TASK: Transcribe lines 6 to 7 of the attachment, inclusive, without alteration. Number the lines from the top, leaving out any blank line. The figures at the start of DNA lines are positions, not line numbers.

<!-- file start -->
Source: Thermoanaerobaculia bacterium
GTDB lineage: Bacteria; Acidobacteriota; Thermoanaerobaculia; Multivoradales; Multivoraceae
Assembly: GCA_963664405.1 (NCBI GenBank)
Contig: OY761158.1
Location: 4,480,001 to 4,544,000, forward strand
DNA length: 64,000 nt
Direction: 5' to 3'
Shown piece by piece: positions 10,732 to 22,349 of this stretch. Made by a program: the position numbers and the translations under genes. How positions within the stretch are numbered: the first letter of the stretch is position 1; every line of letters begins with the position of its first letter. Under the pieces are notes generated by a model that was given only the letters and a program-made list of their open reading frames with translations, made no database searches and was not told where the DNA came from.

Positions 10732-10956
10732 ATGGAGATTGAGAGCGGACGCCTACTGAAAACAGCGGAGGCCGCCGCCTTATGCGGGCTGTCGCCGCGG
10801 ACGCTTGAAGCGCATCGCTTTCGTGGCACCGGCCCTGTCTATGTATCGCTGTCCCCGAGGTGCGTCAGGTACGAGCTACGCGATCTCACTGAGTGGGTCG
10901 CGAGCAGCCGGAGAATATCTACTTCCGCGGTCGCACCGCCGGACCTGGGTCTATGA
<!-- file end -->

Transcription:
DNA length: 64,000 nt
Direction: 5' to 3'